Wednesday, November 30, 2011

Supreme Moments

As the epigraph to a highly readable biography of Daniel Defoe, the biographer, Richard West, lifts a passage from one John R. Moore, otherwise unknown to me:*

It is striking that when Robert Louis Stevenson wished to describe the supreme moments in imaginative literature, he instanced only two examples from modern writers, and those two writers were Defoe and Bunyan. Crusoe recoiling from the footprint ... Christian running with his fingers ears; each has been printed on the mind's eye for ever.
Here's the beginning of John Bunyan's Pilgrim's Progress:

As I walked through the wilderness of this world, I lighted on a certain place where was a den, and laid me down in that place to sleep; and, as I slept, I dreamed a dream. I dreamed, and, behold, I saw a man clothed with rags, standing in a certain place, with his face from his own house, a book in his hand, and a great burden upon his back. I looked, and saw him open the book, and read therein, and as he read he wept and trembled; and not being able longer to contain, he brake out with a lamentable cry, saying, "What shall I do?

In this plight, therefore, he went home, and refrained himself as long as he could, that his wife and children should not perceive his distress; but he could not be silent long, because that his trouble increased; wherefore, at length, he brake his mind to his wife and children, and thus he began to talk to them: "O! my dear wife, (said he,) and you the children of my bowels, I, your dear friend, am in myself undone, by reason of a burden that lieth hard upon me. Moreover, I am for certain informed, that this our city will be burnt with fire from heaven; in which fearful overthrow both myself, with thee my wife, and you my sweet babes, shall miserably come to ruin, except (the which yet I see not) some way of escape may be found, whereby we may be delivered." At this his relations were sore amazed; not for that they believed that what he had said to them was true, but because they thought that some frenzy distemper had got into his head; therefore, it drawing towards night, and they hoping that sleep might settle his brains, with all haste they got him to bed: but the night was as troublesome to him as the day; wherefore, instead of sleeping, he spent it in sighs and tears. So, when the morning was come, they would know how he did; he told them, Worse and worse. He also set to talking to them again; but they began to be hardened. ...

So I saw in my dream, that the man began to run: now he had not run far from his own door, when his wife and children, perceiving it, began to cry after him to return; but the man put his fingers in his ears, and ran on, crying, Life, life, eternal life! So he looked not behind him, but fled towards the middle of the plain.
Here's Crusoe finding the footprint:
But now I come to a new scene of my life. It happened one day, about noon, going towards my boat, I was exceedingly surprised with the print of a man's naked foot on the shore, which was very plain to be seen on the sand. I stood like one thunderstruck, or as if I had seen an apparition. I listened, I looked round me, but I could hear nothing, nor see anything; I went up to a rising ground to look farther; I went up the shore and down the shore, but it was all one; I could see no other impression but that one. I went to it again to see if there were any more, and to observe if it might not be my fancy; but there was no room for that, for there was exactly the print of a foot - toes, heel, and every part of a foot. How it came thither I knew not, nor could I in the least imagine; but after innumerable fluttering thoughts, like a man perfectly confused and out of myself, I came home to my fortification, not feeling, as we say, the ground I went on, but terrified to the last degree, looking behind me at every two or three steps, mistaking every bush and tree, and fancying every stump at a distance to be a man. Nor is it possible to describe how many various shapes my affrighted imagination represented things to me in, how many wild ideas were found every moment in my fancy, and what strange, unaccountable whimsies came into my thoughts by the way.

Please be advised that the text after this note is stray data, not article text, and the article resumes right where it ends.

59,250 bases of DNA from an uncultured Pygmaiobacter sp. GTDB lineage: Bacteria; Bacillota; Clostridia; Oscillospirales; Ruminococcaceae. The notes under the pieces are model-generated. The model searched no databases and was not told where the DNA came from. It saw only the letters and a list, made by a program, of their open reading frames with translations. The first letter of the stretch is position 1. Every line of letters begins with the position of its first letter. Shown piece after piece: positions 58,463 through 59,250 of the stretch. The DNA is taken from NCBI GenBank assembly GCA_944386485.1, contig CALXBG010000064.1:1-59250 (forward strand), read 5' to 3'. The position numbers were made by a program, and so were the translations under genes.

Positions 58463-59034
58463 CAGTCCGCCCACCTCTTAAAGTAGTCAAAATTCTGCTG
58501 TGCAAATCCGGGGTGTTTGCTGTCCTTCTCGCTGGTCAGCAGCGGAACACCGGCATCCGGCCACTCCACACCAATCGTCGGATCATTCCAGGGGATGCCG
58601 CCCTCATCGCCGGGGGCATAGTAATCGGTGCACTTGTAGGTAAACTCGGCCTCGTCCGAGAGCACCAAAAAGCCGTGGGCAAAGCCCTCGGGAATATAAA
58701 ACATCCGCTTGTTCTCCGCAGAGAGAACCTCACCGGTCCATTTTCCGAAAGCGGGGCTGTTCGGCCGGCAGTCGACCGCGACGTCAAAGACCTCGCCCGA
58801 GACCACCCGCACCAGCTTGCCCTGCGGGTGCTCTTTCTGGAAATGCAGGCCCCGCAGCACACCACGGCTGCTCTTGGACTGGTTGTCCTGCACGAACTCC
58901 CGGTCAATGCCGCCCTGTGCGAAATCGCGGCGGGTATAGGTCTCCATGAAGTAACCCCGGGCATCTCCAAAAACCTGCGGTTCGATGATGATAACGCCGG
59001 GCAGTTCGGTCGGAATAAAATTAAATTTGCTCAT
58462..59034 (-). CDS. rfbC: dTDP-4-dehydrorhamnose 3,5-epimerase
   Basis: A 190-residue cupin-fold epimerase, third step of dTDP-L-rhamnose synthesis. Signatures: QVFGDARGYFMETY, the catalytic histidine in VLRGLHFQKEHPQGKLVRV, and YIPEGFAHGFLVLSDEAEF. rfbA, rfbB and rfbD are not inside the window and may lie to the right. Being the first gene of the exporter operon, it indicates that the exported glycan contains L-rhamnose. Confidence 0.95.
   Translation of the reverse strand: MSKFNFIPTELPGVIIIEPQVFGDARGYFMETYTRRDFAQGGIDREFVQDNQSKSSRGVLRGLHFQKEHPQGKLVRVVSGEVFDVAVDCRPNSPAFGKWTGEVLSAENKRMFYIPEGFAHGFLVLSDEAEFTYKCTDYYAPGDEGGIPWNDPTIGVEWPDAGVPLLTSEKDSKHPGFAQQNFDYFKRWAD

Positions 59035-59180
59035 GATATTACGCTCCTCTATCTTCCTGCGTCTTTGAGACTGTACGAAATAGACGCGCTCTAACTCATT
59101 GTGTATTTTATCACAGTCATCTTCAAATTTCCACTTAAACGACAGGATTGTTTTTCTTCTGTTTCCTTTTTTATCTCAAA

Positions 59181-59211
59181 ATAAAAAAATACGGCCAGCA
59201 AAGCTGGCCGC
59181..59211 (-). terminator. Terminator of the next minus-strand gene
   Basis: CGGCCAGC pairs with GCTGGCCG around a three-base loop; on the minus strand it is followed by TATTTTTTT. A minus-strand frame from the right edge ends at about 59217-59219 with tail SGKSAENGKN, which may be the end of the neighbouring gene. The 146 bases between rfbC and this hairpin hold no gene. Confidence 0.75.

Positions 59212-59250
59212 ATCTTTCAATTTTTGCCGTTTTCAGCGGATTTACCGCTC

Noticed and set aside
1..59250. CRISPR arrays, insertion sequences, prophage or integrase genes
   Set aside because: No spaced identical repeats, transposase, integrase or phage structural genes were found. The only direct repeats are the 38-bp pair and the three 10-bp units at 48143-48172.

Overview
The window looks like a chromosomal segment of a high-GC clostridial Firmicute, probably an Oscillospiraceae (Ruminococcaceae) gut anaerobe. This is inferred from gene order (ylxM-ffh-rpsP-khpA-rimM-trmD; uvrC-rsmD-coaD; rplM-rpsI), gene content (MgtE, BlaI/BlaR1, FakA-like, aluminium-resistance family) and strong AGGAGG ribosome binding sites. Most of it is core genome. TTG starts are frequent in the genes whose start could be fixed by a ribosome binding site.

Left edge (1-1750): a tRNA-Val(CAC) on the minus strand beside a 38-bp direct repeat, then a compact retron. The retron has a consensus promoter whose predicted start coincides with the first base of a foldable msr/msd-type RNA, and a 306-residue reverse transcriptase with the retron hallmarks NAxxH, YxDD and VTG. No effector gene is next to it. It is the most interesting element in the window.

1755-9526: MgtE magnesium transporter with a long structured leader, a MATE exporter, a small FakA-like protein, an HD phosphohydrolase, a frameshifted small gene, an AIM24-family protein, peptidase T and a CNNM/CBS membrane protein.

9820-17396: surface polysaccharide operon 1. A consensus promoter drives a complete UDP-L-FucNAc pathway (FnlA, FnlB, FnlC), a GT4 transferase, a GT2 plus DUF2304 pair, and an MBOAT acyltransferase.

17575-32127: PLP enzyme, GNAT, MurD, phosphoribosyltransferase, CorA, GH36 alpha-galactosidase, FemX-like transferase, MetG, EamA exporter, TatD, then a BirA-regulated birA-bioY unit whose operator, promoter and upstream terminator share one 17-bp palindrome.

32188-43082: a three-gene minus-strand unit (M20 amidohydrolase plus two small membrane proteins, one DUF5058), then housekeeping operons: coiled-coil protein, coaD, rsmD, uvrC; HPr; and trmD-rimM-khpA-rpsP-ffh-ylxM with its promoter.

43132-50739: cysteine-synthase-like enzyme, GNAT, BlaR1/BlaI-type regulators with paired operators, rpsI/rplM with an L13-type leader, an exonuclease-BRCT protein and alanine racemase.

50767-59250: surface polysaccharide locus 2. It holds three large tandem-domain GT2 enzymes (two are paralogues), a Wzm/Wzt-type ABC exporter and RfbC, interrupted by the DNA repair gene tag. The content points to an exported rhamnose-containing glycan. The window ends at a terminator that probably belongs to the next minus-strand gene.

When I came to my castle (for so I think I called it ever after this), I fled into it like one pursued.
Moore, as quoted by Bass, also mentions two ancients: "Achilles shouting over against the Trojans; Ulysses bending the great bow.  In his great anthology, The Limits of Art, Huntington Cairns does not quote Defoe at all; of Bunyan, he quotes the beginning and the end, but does  not include the fingers in the ears.  From the ancients, he is silent on Odysseus' bow. He does quote the shout of Achilles, and appends a comment from Thomas de Quincy:
Simply by his voice he changes the face of the battle.  He shouts, and nations fly from the sound.  Never but once again is such a shout recorded by a poet--
He called so loud, that all the hollow Deep
Of Hell resounded.
Who called?  That shout was the shout of an archangel.
De Quincy is quoting Milton, Paradise Lost, i, 314.

Query would anybody accept Moore's judgment today?  Would anyone care about the judgment of Stevenson?  How would one rewrite the passage?
*But Moore has a Facebook page

No comments: